Since the solar panels are usually imported for installation, the cost is dependent on the time of the year and the foreign exchange rate. Installing during winter months can reduce the costs due to the off-season.

Inverter

Inverter prices depend on the load and on the design of electronic components.

Inverters with greater efficiency (e.g. 95-99%) are more expensive than those at lower efficiencies (e.g. 75-80%). Inverter prices also change based on technical specifications related to surge tolerance, data logging and tracking etc.

Solar panel requirement will increase in the case of cheaper inverters due to losses because of lower efficiency.

The BESCOM grid export scheme requires the installation of an approved high-efficiency hybrid (with battery) inverter.

Battery

Battery costs are proportional to amount of night-time load that needs to be met, since electricity generated during the day can either be used immediately or exported to the grid.

The other components that go into the installation are the mounting structure for the panels, and the electrical components including the wiring, junction box and fuses. It is highly recommended to ensure that the rating and specifications of the electrical components are high enough to support the loads generated. A primary cause of failure in the case of power generation is the use of low-quality materials that require expensive replacing and rewiring.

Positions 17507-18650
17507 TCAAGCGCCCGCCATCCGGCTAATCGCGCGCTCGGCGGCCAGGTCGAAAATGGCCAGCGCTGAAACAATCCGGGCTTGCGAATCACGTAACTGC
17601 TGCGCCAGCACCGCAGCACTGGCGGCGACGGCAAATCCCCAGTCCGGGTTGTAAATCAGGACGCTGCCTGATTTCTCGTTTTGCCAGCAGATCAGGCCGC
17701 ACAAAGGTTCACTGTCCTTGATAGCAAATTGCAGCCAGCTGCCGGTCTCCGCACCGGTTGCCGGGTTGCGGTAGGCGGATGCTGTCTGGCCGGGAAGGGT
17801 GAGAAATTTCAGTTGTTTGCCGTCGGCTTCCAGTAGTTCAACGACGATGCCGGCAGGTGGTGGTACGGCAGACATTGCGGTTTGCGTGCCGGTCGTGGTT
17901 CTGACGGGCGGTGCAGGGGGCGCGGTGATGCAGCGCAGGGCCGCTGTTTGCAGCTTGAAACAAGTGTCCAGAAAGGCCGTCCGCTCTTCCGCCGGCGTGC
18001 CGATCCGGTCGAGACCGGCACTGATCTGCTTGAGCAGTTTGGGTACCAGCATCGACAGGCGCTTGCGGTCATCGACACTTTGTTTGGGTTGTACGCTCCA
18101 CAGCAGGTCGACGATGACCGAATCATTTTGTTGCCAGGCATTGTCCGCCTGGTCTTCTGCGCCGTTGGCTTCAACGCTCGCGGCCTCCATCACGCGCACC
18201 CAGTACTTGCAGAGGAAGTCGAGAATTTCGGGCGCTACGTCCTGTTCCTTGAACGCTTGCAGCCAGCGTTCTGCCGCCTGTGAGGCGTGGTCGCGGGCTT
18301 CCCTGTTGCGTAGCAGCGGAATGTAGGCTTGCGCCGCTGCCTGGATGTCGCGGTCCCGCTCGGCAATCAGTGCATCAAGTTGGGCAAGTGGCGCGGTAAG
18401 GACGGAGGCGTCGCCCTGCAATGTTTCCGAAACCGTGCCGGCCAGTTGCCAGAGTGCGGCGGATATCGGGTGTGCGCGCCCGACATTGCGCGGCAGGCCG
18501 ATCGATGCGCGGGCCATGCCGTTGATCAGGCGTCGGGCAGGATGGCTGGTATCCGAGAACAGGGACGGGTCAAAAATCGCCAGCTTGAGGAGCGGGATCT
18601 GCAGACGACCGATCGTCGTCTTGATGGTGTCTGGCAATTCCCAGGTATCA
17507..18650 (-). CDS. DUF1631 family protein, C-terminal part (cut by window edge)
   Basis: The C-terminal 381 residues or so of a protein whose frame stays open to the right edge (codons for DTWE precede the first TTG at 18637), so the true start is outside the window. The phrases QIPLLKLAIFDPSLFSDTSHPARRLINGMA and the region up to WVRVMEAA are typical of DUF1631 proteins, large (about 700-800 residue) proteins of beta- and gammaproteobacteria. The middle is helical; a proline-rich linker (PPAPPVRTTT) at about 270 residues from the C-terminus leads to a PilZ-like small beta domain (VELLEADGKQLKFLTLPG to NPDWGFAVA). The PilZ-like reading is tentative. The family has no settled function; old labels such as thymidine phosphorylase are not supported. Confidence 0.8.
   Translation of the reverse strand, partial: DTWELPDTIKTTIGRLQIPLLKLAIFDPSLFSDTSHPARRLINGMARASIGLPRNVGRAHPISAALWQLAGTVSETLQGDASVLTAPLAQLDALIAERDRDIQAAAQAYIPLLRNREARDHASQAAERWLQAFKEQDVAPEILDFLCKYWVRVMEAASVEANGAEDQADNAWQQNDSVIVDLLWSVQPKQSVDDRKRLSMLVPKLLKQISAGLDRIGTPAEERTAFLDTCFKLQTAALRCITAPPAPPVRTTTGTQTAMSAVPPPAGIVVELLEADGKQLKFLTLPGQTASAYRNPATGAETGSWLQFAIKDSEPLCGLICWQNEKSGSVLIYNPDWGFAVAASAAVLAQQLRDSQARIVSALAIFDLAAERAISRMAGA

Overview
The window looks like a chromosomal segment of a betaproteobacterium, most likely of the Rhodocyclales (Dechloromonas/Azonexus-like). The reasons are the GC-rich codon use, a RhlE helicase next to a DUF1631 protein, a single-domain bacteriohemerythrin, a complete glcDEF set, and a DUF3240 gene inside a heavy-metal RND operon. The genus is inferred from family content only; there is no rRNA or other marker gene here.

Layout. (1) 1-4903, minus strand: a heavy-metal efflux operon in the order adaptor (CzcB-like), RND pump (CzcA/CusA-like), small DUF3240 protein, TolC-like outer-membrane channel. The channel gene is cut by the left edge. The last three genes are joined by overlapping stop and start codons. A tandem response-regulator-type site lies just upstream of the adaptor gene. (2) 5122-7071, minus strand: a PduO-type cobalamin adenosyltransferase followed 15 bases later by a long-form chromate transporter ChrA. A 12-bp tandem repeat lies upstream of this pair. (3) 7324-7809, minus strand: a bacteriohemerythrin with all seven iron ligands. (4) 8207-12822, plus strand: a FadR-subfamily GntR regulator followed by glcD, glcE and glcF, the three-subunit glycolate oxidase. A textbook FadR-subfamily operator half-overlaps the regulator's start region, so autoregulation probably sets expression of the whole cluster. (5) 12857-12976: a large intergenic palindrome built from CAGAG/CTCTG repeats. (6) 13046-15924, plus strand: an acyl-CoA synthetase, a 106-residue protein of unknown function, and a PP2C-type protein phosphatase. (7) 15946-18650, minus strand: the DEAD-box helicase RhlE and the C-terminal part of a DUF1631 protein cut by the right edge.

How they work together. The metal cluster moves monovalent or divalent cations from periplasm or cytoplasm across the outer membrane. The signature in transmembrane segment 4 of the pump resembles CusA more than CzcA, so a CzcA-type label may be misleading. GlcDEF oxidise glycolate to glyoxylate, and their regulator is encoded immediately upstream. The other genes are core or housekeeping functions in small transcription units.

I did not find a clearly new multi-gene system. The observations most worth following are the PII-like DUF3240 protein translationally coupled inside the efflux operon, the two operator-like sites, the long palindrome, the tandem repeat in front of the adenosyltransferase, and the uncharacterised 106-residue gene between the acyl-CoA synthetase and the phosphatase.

Different scenarios for solar power

In Bengaluru, electricity is billed on a tier system, as shown below:

Fixed charges per month

For the first KW

Rs 25/- per KW

For every additional KW

Rs 35/- per KW

Energy charges

For 0 - 30 units (Lifeline consumption)

270 Ps/unit

31 to 100 units

400 Ps /unit

101 to 200 units

540 Ps/unit

Above 200 units

640 Ps/unit

(Tariffs for 2015 according to BESCOM. LT-2(a)(i) : Applicable to areas coming under Bruhat Bangalore Mahanagara Palike (BBMP), Municipal Corporation and all Urban Local Bodies.)

Consider a typical family of four in a three-bedroom house with a monthly consumption of 200 to 400 units (KWH). Clearly, even reducing consumption from one tier to another can lead to a significant effect on the electricity bill.

Based on the types of appliances and the daily usage patterns, the maximum load for this household could range between 1 and 5 KW. Apartments or larger loads can go up to 10 KW. A solar power generation system can be designed to take care of any portion of this or the entire load.